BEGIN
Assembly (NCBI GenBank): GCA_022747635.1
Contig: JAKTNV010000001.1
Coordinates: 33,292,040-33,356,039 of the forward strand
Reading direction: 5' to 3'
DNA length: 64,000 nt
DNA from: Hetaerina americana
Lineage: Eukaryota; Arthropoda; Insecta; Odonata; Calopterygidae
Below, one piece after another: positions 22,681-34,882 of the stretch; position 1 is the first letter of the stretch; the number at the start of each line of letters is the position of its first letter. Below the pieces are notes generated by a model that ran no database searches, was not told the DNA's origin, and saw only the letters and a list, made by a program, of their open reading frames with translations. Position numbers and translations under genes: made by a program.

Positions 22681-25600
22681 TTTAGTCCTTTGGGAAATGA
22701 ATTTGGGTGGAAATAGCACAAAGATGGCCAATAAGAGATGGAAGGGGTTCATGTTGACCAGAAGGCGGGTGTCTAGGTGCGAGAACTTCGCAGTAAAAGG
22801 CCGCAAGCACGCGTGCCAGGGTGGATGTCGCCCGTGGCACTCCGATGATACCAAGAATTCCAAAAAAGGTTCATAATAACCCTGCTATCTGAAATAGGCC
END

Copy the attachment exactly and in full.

Assembly (NCBI GenBank): GCA_022747635.1
Contig: JAKTNV010000001.1
Coordinates: 33,292,040-33,356,039 of the forward strand
Reading direction: 5' to 3'
DNA length: 64,000 nt
DNA from: Hetaerina americana
Lineage: Eukaryota; Arthropoda; Insecta; Odonata; Calopterygidae
Below, one piece after another: positions 22,681-34,882 of the stretch; position 1 is the first letter of the stretch; the number at the start of each line of letters is the position of its first letter. Below the pieces are notes generated by a model that ran no database searches, was not told the DNA's origin, and saw only the letters and a list, made by a program, of their open reading frames with translations. Position numbers and translations under genes: made by a program.

Positions 22681-25600
22681 TTTAGTCCTTTGGGAAATGA
22701 ATTTGGGTGGAAATAGCACAAAGATGGCCAATAAGAGATGGAAGGGGTTCATGTTGACCAGAAGGCGGGTGTCTAGGTGCGAGAACTTCGCAGTAAAAGG
22801 CCGCAAGCACGCGTGCCAGGGTGGATGTCGCCCGTGGCACTCCGATGATACCAAGAATTCCAAAAAAGGTTCATAATAACCCTGCTATCTGAAATAGGCC